Photography Competition Judge, Peter Mumford:

"A few thoughts on taking photographs and how to catch the judges' eye"

Subject Matter:

Assuming that you have mastered the basics of exposure and composition, you should then concentrate on the subject.  Make sure that you keep to the brief and keep in mind that the key is to make the subject interesting. If it is a well photographed subject, consider photographing it from an unusual angle or pick out some detail that in itself will make a good photograph.  Try visiting the subject at various times of day to see how the different angles and intensity of light affect and alter your subject.  Experiment all the time, particularly if you are using a digital camera.  Try changing exposures, shutter speeds, and altering angles. Take black and white and not just colour photography.  Very often the composition can be enhanced or changed completely by cropping the photograph. Wherever possible take your camera with you, since many of the most interesting photographs are never planned. They are just happened upon by chance.

Photography at sea

If you are taking photographs afloat, a unique set of problems arise. Firstly, the weather conditions are constantly changing.  Your platform is invariably moving - sometimes violently, as is your subject so you have to move fast and make decisions quickly. Cameras do not like saltwater!  Although you cannot revisit exactly the same scene that you saw previously, the other principles listed above still apply. Look for the interesting angle and composition.  Over time, you will be able to see situations developing which could provide a striking image and you will be able to anticipate when and where this will happen. The more you know about how various types of vessels behave at sea in an assortment of weather conditions, the greater the likelihood of capturing a great photograph - and the safer you will be! If you are afloat photographing alone, you must develop a very acute peripheral vision and develop a sense of what is happening on the water 360 degrees around you.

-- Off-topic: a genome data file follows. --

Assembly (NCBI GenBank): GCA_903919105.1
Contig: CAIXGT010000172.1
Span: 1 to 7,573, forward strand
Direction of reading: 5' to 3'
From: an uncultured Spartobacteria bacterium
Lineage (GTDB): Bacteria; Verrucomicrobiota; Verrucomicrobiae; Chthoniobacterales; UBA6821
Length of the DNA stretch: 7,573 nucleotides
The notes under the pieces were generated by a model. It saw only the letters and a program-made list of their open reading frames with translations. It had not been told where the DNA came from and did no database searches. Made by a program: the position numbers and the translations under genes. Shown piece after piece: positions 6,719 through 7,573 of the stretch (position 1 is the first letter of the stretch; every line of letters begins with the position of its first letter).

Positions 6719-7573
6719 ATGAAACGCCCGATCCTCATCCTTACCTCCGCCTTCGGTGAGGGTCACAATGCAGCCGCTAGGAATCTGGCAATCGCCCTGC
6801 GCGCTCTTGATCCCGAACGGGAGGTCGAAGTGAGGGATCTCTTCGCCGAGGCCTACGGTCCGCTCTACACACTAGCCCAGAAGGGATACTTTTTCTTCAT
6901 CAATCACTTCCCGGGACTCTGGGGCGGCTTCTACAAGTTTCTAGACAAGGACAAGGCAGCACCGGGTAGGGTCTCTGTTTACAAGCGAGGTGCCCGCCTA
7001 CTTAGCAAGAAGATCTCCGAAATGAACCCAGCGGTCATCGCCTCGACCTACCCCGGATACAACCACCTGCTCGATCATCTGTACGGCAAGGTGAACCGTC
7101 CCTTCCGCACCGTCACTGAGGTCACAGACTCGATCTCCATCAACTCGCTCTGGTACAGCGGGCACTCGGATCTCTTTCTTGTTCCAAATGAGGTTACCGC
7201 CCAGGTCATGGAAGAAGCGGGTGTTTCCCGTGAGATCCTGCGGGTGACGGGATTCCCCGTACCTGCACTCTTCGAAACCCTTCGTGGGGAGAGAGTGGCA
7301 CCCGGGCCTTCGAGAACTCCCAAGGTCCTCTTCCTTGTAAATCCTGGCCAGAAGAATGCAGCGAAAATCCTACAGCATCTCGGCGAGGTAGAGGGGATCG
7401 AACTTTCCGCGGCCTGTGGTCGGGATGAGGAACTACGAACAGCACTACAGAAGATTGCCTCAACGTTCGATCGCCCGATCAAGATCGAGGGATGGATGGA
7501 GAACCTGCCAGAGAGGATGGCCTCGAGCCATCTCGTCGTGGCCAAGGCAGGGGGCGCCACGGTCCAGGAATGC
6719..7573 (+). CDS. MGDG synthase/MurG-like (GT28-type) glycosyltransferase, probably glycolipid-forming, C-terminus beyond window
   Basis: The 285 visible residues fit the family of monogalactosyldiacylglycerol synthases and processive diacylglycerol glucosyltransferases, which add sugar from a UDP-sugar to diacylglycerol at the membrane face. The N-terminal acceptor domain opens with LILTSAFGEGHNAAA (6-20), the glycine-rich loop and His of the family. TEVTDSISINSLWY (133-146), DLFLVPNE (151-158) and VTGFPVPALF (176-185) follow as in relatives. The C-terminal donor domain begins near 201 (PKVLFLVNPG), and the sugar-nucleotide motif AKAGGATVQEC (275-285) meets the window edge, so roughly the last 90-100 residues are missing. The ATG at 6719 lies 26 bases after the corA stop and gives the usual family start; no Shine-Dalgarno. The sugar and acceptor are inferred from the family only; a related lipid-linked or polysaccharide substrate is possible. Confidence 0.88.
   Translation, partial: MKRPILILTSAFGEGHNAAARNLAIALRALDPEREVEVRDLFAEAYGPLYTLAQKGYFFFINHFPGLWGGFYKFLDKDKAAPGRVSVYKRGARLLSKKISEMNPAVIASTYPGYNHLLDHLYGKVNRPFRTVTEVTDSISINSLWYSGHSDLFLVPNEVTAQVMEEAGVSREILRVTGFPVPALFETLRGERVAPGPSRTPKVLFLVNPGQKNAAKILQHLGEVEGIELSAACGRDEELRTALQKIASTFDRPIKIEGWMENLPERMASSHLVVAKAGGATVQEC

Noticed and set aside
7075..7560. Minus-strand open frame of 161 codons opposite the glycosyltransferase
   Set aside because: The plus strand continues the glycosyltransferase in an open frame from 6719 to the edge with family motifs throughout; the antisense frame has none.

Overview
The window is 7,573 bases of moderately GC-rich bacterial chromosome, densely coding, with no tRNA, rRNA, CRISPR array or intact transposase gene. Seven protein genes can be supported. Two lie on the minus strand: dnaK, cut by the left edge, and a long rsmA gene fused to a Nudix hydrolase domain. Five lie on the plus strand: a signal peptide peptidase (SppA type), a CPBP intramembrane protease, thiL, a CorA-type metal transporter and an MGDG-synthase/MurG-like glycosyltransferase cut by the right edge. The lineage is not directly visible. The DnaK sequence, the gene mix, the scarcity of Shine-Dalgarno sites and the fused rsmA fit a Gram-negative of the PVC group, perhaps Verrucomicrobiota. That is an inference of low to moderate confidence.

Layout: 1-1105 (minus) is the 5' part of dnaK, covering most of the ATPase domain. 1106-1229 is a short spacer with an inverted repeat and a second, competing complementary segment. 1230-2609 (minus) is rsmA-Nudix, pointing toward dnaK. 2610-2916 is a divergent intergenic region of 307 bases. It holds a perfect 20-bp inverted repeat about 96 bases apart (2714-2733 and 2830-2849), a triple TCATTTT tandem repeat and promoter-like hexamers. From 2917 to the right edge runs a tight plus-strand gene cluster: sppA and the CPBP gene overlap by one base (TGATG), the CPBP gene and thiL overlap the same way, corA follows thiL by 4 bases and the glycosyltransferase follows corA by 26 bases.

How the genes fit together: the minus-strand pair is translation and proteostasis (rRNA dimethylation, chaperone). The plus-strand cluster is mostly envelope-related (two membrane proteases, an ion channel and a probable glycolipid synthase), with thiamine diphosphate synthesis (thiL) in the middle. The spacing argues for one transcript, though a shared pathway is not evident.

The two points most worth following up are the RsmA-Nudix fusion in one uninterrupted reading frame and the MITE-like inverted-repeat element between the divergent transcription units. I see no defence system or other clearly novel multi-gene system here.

Camera choice

You don't have to have an expensive or sophisticated camera to take a good photograph.  The smaller the camera the more likely it is that you will have it with you when that one-off shot presents itself. Ideally, you should become so familiar with your camera that it becomes an extension of your hand and eye. Wherever you go, whether you have a camera with you or not, practise looking at subjects, even the most mundane, as though you were going to photograph them. You will begin to notice shapes, composition, light, detail and texture which previously you would not have given a second thought. In time, this will become second nature.  It is not about the camera: it is about what you see and how you interpret it.

Boat Photography Tips from the late, great Keith Beken

The legendary Keith Beken, of The Beken of Cowes Marine Photography, was famous for his fantastic timing and unique vision.  His skills enabled him to capture the decisive moment, that gave Keith's pictures their own style:

  • use standard lenses because they don't distort an image and they honour the poetry of the boat's lines as the designer meant them to be seen.
  • look for the one angle that is better than any other to capture a craft's beauty.
  • photographers should learn how to sail boats and how to set sails correctly.  Also, they should go racing so that they know where to place themselves to get the best shots of the action.
  • it is a waste of time and film shooting the same boat over and over again.  Learn to predict when an image will happen.
  • buy your own photography boat and make it an extension of the camera and of oneself, and always maintain it properly.
  • as a boat handler, keep out of the way of the yachts.  Never make excessive wake and never cause accidents.
  • be patient and learn to wait, wait and wait, to capture that great image.
  • success is, of course, aided by doing research into the course, the sea state, the weather and the angle of the sun.  Having some local knowledge also helps.
  • even if you do all this you can never be certain of getting any decent shots, because the conditions will never be what you expect.
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